Smith’s Verdict: ****
Reviewed by Tanner Smith
“Vote for Pedro.” I challenge you to find anyone who doesn’t immediately get that reference.
“Napoleon Dynamite” is certainly a strange film. I tend to refer to it as the “anti-teen-movie” or the “anti-coming-of-age-movie.” It’s a slice of life centered around some particularly strange characters who live in worlds all their own. These people are so off-putting that they’re the very reason people either love it or hate it. If you can’t tell by the Verdict rating, I belong to the former group.
The title character is a high-school teenager who would be classified as a “nerd” due to his outward appearance (thick glasses, odd fashion sense, and hair that must’ve taken hours to look bad), deadpan monotone, and asocial behavior, but you might be far off. This kid, Napoleon Dynamite (Jon Heder), wouldn’t even fit in with the other nerds at school because he’s so repellent and aggressively obnoxious. This isn’t one of those high-school dramas that portray teenage outcasts as tragic figures; we see more than enough of Napoleon to realize he probably deserves to be an outsider.
And yes, he is the protagonist of “Napoleon Dynamite,” and in any other movie, he would be one of the worst movie characters in history. But with this film, it strangely works, because the film itself is so low-key and with a good amount of biting satire that it’s easy for me to admire the decisions director-writer Jared Hess and his wife, co-writer Jerusha Hess, make with it and their characters. They have conveyed a tone in this film that really works because everything is underplayed and so is everyone. Let me put it this way—the comedy in “Napoleon Dynamite” works not because the actors are playing their parts or the material for laughs but because they aren’t, and as the movie goes, their characters grow on us. (State a quote from this movie, and there’s no doubt many people won’t know who or what you’re referencing.)
Who else in this group of strange characters can we count off? Well, there’s Napoleon’s older brother, Kip (Aaron Ruell), who is almost as asocial as he is. He still lives with Napoleon and their grandmother, and his daily life revolves around an Internet Chat Room. (Their grandmother gets very little screen time, but I’d like to know more about her, especially considering what we see of her social life.) Then there’s Uncle Rico (Jon Gries), a pathetic 30-something ex-jock who constantly lives in the past and hopes to relive his glory days of playing football; after Grandma is hospitalized, Uncle Rico stays at the house with Napoleon and Kip (anything to get away from his trailer), and he and Kip go into business as door-to-door salesmen, selling the most bizarre products.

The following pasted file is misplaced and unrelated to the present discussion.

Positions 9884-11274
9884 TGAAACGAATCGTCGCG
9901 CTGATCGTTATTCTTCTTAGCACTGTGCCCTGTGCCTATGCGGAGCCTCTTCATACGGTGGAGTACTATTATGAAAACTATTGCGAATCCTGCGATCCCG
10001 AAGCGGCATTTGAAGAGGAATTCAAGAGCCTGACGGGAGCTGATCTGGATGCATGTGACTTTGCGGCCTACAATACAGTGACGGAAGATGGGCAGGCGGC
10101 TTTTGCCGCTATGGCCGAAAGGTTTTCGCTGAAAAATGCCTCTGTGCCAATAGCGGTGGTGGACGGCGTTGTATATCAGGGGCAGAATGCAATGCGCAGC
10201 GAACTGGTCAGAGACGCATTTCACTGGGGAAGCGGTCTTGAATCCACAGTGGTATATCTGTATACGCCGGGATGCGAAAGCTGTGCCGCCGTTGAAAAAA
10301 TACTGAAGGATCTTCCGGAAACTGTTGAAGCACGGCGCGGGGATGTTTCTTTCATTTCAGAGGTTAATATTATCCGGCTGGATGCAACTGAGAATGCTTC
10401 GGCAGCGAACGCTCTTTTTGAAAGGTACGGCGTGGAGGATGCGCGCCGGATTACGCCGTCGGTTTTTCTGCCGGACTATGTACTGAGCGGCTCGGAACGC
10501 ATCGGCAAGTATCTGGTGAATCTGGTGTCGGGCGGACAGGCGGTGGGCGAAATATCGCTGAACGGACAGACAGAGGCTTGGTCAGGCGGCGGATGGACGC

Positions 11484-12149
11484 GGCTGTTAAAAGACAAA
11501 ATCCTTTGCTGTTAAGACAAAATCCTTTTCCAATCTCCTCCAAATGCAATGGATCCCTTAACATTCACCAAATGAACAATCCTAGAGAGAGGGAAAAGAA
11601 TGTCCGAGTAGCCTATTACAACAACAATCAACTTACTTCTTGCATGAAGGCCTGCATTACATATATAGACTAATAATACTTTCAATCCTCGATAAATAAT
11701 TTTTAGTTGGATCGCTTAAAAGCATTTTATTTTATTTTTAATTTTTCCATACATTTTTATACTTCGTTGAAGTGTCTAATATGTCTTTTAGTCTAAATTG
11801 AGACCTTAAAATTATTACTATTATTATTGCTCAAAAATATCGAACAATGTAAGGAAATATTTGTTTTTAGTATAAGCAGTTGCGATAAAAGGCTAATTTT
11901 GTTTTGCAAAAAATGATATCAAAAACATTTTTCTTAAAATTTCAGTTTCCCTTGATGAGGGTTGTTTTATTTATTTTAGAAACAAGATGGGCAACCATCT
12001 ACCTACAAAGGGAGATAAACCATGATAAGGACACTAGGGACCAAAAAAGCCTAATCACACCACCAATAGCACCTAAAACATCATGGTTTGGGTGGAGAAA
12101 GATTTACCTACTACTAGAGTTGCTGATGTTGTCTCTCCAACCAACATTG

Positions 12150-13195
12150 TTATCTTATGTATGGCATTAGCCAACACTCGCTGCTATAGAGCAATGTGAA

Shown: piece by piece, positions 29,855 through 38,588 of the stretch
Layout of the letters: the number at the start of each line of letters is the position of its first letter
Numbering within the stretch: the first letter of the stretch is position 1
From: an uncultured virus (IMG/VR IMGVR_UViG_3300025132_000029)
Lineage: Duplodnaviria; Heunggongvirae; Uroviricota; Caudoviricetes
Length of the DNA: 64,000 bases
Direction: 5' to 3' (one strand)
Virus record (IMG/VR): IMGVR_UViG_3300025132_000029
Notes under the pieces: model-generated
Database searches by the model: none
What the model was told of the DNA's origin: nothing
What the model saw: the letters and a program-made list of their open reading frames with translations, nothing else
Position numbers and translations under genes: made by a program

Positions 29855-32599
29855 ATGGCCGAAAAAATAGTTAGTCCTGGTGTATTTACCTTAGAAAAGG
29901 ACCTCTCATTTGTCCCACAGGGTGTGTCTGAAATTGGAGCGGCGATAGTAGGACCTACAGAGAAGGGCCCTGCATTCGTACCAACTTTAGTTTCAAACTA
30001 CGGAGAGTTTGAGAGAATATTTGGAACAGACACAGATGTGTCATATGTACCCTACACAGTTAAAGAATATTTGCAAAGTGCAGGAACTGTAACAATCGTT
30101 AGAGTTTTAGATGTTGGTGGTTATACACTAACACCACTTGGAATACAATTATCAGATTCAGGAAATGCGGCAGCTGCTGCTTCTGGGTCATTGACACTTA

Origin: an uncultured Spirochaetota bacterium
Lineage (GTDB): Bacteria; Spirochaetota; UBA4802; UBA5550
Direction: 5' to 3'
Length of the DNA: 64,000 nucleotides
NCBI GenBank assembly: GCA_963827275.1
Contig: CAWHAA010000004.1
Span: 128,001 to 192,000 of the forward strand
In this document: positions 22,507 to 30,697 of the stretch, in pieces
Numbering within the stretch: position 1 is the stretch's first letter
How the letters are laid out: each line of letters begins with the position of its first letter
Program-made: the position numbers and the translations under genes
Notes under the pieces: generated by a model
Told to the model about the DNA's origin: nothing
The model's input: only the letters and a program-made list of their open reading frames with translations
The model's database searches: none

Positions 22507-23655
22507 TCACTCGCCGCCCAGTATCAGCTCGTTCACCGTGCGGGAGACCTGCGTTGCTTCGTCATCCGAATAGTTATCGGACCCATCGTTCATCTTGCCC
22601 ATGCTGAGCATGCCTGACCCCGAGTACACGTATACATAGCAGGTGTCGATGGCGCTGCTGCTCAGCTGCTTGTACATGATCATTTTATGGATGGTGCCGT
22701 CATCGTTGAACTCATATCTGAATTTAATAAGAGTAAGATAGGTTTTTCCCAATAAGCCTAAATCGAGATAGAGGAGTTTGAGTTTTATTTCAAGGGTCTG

Pedro (Efren Ramirez) is Napoleon’s only friend. He’s the new kid in school and has as much trouble fitting in as Napoleon. What’s so strange about their friendship is that they are often together and exchange words with each other, but they rarely show any emotion whatsoever. Then there’s Deb (Tina Majorino), a shy, awkward girl who has a crush on Napoleon for…reasons, I’m sure. Pedro asks her to the upcoming dance, so Napoleon, having been stood up by his date, has to cut in for one dance.
There isn’t much that happens in “Napoleon Dynamite.” The closest thing it has to a story is introduced in the back half, in which Napoleon and Pedro start a campaign for Pedro to become Class President, with Napoleon as Pedro’s campaign manager. His opponent is a stuck-up popular girl, Summer (Haylie Duff), who Pedro once asked to the dance. (By the way, I love how she responds.) But even that doesn’t have much of a focus, nor does the buildup to the dance or hardly anything else. It just leads to a payoff where Napoleon ultimately gains some kind of victory (though not on the account of anything you might expect, keeping in consistency). “Napoleon Dynamite” is mainly an episodic slice-of-life where we spend an hour-and-a-half spending time with odd, quirky characters, particularly the sadsack loser Napoleon. Strangely enough, there are even side-spots which we’re not even sure why they’re there in the first place. For example, Napoleon and Kip visit a steroid-built dojo owner named Rex (Diedrich Bader), who shares his unorthodox advice on how to defend yourself. What does this have to do with anything? I’ve never figured this out, but it just adds to the “stuff-happens” element that the film offers.
The film doesn’t force us to hate these characters, because it doesn’t necessarily mock or even hate them. It shows its heart near the end and we can appreciate any hint of redemption these people might have in their lives. The film isn’t about that, mind you, but it does show a bit of hope seeping underneath the surface.
As someone who is generally a fan of coming-of-age/slice-of-life movies, I find “Napoleon Dynamite” to be very funny and even more admirable in the way they go against what this type of film usually offers and delivers. Maybe that’s why people seem to be split on it. Some people look at it like I did—a charming, unusual comedy with amusingly disconcerting characters. Others have seen it a different way, because they’re turned off by the film’s characters and tone, they don’t find it funny, and/or they expected something different and more generic. The former group has turned the film into a cult classic. I’m happy to call myself a part of that “cult.”